It has become an article of faith that 2008's presidential election aroused intense interest in the news. But you wouldn't guess it from a pair of Gallup surveys that tabulated the numbers of people who go to various media every day to get news. Comparing the current findings (gathered the first week of this month) to those of a December 2006 poll, Gallup found increases for news on the Internet and on cable news networks. The figure was up slightly for national newspapers as well, albeit from a very small base. But no other news media showed a significant gain since 2006, and several had significant declines.

In both polls, local TV news had the highest number of respondents saying they look to it every day. But the figure slid to 51 percent in the new poll from 55 percent in the earlier one. Local newspapers took a similar hit (44 percent then, 40 percent now). The numbers were nearly unchanged for the nightly network news shows (35 percent then, 34 percent now) and for the national morning news/interview shows (28 percent then, 29 percent now). Radio talk shows fell slightly (20 percent then, 18 percent now), as did National Public Radio (19 percent then, 18 percent now). The figure for national newspapers rose (from 7 percent), but remains in single digits (at 9 percent). The significant gains belonged to cable news networks (34 percent then, 40 percent now) and news on the Internet (22 percent then, 31 percent now).

A breakdown of the findings by age groups indicates that old folks are the most avid consumers of news, almost irrespective of media. Sixty-three percent of respondents age 65-plus said they look to local TV news every day, vs. 56 percent of the 50-64-year-olds, 48 percent of the 30-49s and 36 percent of the 18-29s. Fifty-six percent of the 65-plusers take a nightly look at the network nightly news, vs. 42 percent of 50-64s, 26 percent of 30-49s and 18 percent of 18-29s. The numbers aren't wildly different for cable network news, with 65-plusers the most likely to seek news there every day and the 18-29s least likely to do so (59 percent vs. 24 percent). Looking at the numbers for local newspapers, one is struck by how sharply the everyday-readership number falls from the 65-plus cohort (68 percent) to the 50-64 bracket (42 percent). Apparently 20somethings aren't the only ones shunning newsprint these days.

As you'd expect, young folks are more likely than old folks to go to Internet news sources every day. But the number of 18-29-year-olds doing so, 36 percent, isn't all that large. In fact, it lags behind the proportion of 30-49-year-olds who use the Internet for this purpose on a daily basis (42 percent).Twenty-seven percent of the 50-64s and 14 percent of the 65-plusers do so.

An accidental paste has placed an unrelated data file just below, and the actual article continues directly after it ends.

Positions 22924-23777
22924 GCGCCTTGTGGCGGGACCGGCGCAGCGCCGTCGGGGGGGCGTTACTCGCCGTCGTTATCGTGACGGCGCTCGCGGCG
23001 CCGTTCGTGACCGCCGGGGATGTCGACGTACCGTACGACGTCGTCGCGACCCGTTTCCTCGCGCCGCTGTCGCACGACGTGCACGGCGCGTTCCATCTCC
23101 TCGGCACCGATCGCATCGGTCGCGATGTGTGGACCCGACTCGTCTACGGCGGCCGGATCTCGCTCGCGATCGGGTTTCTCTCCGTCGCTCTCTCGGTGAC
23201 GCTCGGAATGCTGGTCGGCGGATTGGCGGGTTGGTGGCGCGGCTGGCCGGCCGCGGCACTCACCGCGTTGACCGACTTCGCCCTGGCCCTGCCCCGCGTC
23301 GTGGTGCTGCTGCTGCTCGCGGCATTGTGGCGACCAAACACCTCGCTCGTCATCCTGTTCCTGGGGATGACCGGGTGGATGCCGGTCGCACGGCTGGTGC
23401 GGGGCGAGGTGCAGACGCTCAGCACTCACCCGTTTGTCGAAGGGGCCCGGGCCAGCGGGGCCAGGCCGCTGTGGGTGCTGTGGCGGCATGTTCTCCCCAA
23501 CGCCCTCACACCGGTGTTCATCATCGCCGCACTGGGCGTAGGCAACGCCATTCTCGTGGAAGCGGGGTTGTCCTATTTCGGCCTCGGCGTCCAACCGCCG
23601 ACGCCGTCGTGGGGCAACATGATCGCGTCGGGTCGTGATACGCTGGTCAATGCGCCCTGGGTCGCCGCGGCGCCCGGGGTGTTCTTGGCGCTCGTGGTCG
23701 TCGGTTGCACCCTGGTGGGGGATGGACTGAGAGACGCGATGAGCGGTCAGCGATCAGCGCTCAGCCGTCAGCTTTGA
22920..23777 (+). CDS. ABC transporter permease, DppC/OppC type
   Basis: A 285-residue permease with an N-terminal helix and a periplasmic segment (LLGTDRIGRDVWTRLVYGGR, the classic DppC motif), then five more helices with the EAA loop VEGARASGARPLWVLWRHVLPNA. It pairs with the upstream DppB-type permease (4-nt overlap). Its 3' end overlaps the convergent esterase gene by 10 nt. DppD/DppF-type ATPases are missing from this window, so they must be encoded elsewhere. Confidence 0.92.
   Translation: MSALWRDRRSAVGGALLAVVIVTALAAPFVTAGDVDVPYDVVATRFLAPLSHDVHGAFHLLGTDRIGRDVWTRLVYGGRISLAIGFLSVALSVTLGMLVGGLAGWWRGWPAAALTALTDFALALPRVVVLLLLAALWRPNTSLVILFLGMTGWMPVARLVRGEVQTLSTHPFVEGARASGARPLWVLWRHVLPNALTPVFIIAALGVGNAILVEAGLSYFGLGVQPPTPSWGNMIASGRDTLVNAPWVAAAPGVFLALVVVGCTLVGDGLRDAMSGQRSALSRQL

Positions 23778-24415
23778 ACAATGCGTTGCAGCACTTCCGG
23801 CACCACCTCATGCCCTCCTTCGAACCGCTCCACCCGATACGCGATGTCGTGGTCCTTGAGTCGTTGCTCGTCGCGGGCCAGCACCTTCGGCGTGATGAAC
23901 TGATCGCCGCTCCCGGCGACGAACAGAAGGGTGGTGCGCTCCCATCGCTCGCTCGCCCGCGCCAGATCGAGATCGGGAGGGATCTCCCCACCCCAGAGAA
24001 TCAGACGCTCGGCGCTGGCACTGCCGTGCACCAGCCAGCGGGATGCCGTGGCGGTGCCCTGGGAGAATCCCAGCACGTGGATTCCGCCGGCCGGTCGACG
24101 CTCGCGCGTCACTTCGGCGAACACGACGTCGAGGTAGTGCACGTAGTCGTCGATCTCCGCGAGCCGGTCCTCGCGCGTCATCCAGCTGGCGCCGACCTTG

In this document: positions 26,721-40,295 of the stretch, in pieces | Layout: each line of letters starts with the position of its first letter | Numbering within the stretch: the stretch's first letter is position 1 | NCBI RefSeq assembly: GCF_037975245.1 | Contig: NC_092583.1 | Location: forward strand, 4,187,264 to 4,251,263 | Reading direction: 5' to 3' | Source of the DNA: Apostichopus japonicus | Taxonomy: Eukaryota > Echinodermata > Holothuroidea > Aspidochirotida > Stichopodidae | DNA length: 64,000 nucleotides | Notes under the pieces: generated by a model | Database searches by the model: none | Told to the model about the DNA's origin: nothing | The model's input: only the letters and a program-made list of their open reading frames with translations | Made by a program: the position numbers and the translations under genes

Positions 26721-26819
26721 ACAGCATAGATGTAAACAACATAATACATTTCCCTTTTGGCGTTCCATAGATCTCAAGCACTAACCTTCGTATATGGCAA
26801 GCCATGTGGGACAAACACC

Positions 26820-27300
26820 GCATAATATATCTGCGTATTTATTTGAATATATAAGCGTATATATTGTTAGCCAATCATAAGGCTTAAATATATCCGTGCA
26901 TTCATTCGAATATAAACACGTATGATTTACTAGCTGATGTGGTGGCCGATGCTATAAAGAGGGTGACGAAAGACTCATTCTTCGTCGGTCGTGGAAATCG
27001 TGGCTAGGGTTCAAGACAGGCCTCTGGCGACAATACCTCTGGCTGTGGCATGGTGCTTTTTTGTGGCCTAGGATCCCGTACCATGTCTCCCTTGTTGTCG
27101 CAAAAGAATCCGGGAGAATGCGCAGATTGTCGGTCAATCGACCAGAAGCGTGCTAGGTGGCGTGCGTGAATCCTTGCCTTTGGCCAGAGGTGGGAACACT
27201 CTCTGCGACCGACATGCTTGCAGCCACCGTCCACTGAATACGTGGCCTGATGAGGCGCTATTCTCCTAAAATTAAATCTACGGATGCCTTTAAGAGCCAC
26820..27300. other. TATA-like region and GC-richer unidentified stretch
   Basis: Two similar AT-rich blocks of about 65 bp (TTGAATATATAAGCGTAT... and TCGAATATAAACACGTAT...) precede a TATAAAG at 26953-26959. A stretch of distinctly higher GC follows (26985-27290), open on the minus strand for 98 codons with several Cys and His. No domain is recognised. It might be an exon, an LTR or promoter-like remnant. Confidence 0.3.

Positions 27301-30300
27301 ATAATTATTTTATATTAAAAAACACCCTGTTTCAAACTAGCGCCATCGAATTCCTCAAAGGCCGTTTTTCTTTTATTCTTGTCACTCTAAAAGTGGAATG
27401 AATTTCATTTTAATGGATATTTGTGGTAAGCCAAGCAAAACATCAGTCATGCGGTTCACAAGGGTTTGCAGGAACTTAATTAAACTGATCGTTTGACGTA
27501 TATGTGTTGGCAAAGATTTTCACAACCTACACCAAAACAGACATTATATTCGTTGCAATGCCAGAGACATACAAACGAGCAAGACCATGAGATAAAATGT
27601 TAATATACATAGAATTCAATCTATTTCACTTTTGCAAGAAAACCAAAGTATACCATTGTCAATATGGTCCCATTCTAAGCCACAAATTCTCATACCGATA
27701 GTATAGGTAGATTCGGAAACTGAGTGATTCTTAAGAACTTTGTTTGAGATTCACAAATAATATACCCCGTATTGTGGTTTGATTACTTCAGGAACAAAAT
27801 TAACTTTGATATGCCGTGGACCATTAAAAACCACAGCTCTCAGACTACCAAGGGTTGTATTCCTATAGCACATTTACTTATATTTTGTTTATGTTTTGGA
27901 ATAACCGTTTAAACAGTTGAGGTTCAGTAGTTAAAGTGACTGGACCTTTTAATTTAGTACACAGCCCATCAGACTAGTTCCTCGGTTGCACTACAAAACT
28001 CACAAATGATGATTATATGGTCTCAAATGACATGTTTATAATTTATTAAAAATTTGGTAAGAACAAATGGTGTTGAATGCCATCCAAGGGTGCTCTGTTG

The survey also looked at a few once-a-week sources of news, and the trend here confirmed that weekly newsmagazines have big problems. The proportion of respondents saying they look to such magazines every week for news fell from an already lackluster 12 percent in 2006 to 8 percent this year. For that matter, the television newsmagazine shows suffered a dropoff in the number of people saying they watch every week, from 20 percent then to 17 percent now. TV's Sunday-morning news shows bucked the trend, with their every-week audience rising from 19 percent then to 21 percent now.

Where People Go Every Day for News
 

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Weren't we talking TV cable network news?
 

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Weren't we talking TV cable network news?
Cable News does not live in a vacuum. Since a very high majority of Americans subscribe to cable or sat [89%], and since broadcast news [ABC, NBC, CBS] are fed through the same settop box, there is no longer a discernible differential between services.

Unless a survey is looking at ALL news sources and the viewership of them, it completely misses the point of relevance. While FOX may be the number 1 cable news channel, that "number 1" status has no relevance when viewed from the perspective of the 40 million people who tune in for nightly news slices. And it pales when viewed with the total spectrum of Cable programming available.

To put Fox [or CNN for that matter] into perspective, here is a list of the top 100 shows for the week ending 12/21. Note that the ONLY news type show in the group belongs to 60 Minutes at #21.
Weekly Bdcst vs. Cable Primetime Ratings

So while the original article was about Cable News shows, its relevance is only important when looked at in relation with broadcast news, other news sources and the internet. It allows you to better understand that Fox is only number 1 in a subset, not in the superset.